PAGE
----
Five things worth sharing from the last week or so, brought to you by a different member of the Browser Media team every Friday.
This week’s My Five is by Ali.
1. Instagram no longer about photo sharing
Instagram is no longer about photo sharing and more about entertainment, according to Adam Mosseri, the Facebook executive in charge of the social media platform.
The platform is moving towards video in a big way to compete with the likes of YouTube and TikTok. Appropriately, via a video, Mosseri told users that Instagram will prioritise private messaging, ecommerce, and influencers, as its users want to be ‘entertained’.
Whether it’s users warm to the move remains to be seen – they currently seem pretty satisfied with the status quo: a survey by Ofcom, the UK’s media regulator found that Google and Facebook apps account for 9 out of 10 of the most popular apps ranked by time spent with nearly a quarter of 16 to 34-year-olds saying Instagram was their main social media app.
TikTok’s rise to glory was also highlighted in the report. The Chinese-owned company increased its number of UK adult users from 3.2 million in September 2019 to 11.5 million in September 2020, and this grew further during the winter 2021 lockdown, reaching 13.9 million UK adults in March 2021, so you can see why Mosseri is not taking these figures lying down!
2. China’s gaming ‘midnight patrol’
In what must be music to Chinese parents’ ears, the gaming giant Tencent is introducing time-sensitive facial recognition to its mobile games in order to prevent children from spending too long online.
The country had already introduced a gaming curfew of 10pm for under 18s and also set time limits for the number of gaming minutes allowed on weekdays and weekends.
This move by Tencent is aimed at preventing under 18s from circumventing the current system which requires children to login using a nationally-recognised ID. However many children have evaded the system by using an adult’s ID instead.
Translated, rather sinisterly, as ‘midnight patrol’, the tech has every chance of success as mobile gaming is much more popular in China than in the West and so using facial recognition technology is easier to implement there than it would be for the games console industry here.
3. BBC rebrand
Is it a rebrand? Isn’t it a rebrand? No-one seems to be quite sure.
Social media was awash with reports that the BBC had spent thousands of pounds on creating a new logo that looked so similar to the original, you could be forgiven if you hadn’t noticed.
The new logo has given a little more breathing space to the three letters and blocks which constitute the logo but other than that, not much has changed.
Much of the criticism was not about the logo itself but about the waste of tax-payers’ money.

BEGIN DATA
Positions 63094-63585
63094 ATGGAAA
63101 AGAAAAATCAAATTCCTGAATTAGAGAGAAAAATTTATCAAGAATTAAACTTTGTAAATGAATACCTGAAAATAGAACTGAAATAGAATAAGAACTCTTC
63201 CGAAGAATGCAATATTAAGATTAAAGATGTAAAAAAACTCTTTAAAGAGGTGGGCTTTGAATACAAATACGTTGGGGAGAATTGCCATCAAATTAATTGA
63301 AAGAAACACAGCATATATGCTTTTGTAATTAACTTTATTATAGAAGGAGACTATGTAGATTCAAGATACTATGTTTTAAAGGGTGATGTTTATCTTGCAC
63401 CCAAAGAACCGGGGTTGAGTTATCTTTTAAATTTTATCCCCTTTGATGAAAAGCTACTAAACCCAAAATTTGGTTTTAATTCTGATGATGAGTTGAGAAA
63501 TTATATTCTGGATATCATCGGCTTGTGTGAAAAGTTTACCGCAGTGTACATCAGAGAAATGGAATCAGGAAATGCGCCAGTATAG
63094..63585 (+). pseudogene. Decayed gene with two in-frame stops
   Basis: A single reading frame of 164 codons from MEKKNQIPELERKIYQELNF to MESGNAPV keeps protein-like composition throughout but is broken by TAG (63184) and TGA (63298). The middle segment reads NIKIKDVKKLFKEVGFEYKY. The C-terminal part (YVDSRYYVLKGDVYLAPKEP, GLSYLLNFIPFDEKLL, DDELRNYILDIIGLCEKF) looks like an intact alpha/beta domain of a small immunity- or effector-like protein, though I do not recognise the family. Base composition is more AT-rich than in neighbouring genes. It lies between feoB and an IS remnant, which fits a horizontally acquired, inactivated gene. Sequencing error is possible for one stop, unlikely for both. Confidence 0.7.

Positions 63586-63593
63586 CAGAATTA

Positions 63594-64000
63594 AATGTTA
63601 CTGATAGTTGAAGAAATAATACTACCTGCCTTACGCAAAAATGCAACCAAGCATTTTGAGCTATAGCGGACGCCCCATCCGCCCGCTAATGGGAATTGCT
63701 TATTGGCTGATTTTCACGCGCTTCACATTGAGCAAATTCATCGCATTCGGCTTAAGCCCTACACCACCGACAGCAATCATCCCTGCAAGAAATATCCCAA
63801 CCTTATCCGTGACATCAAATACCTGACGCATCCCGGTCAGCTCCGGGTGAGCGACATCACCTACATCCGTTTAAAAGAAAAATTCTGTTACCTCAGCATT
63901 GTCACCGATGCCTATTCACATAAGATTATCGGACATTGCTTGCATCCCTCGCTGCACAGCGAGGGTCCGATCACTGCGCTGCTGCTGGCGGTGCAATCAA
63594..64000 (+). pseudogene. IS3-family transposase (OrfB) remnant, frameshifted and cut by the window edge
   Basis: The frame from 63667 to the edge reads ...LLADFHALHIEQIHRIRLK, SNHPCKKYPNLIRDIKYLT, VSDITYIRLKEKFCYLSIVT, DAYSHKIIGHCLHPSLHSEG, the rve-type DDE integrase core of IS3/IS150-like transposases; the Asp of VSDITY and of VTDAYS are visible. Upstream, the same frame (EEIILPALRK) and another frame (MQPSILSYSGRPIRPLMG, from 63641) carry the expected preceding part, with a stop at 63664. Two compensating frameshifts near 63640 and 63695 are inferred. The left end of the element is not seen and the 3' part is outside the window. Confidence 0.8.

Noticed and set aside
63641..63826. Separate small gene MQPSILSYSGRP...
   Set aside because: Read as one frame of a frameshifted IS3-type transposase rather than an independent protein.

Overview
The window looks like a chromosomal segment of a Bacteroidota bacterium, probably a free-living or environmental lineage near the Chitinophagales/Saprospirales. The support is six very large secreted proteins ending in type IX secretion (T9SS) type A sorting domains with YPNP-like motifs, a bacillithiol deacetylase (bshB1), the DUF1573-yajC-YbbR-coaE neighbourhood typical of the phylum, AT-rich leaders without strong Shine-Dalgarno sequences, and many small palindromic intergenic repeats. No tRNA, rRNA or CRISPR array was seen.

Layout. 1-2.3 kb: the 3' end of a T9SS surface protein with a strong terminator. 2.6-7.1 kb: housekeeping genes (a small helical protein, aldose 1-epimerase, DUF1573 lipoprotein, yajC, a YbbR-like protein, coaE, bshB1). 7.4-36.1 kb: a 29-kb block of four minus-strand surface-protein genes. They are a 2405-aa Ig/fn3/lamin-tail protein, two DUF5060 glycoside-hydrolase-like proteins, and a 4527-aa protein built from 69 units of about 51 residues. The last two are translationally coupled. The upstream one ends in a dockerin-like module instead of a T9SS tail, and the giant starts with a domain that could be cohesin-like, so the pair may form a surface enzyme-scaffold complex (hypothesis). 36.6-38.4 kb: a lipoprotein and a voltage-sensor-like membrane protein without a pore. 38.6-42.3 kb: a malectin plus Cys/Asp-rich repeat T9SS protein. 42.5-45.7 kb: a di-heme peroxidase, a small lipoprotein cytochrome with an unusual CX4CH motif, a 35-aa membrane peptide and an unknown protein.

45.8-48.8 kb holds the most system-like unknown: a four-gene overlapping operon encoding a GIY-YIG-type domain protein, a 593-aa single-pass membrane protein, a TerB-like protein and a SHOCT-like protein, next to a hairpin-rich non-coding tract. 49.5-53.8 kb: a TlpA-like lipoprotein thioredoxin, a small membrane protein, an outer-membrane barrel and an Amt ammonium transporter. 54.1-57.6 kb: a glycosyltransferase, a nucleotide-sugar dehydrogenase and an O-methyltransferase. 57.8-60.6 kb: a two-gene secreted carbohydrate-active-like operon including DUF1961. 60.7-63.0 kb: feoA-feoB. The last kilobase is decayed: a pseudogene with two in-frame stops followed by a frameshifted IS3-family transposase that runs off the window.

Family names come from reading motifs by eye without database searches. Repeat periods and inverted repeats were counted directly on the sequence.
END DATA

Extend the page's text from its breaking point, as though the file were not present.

However, the new logo may in fact have been a cost savings exercise as the BBC has been paying licensing costs for using the typeface Gill Sans. The new font, named Reith (after BBC founder John Reith) means the BBC no longer needs to pay these costs so perhaps the long term savings justify the short term cost?
4. Too many internal links can dilute value
Google’s John Mueller commented on the issue of internal link building this week and specifically whether using excessive amounts could damage a site.
Internal links are important as they highlight which pages are important for Google and also help the search engine better understand the structure and hierarchy of a site. However, when they are overdone they detract from both.
In particular Mueller says that ‘one internal link can signal to Google that a page is important to a site but it is watered down if the page contains many links’, and ‘Google will not treat many links with the same importance as one or two’.
Increasingly, Google points to the fact that over-doing anything can harm your site. A moderate approach to SEO which focuses on a good customer experience is still the really important thing.
5. Facebook town
If ever there was a manifestation of the power of the big tech platforms, this is it.
Facebook is reportedly building a town next to Silicon Valley called Willow Park. With over 1,700 apartments, hotels, office space, huge retail capacity, and a wealth of cafes and restaurants, the development is mainly aimed at enabling Facebook to grow and employ more staff.
In collaboration with its developer partners, the company has spent the last two years consulting on the project and all of the urban issues that a brand new town might create, however it looks as though they are getting much nearer an agreement.
Google is also planning a similar project near San Jose.
Is anyone else thinking Black Mirror / Truman Show / 1984, or is that just me?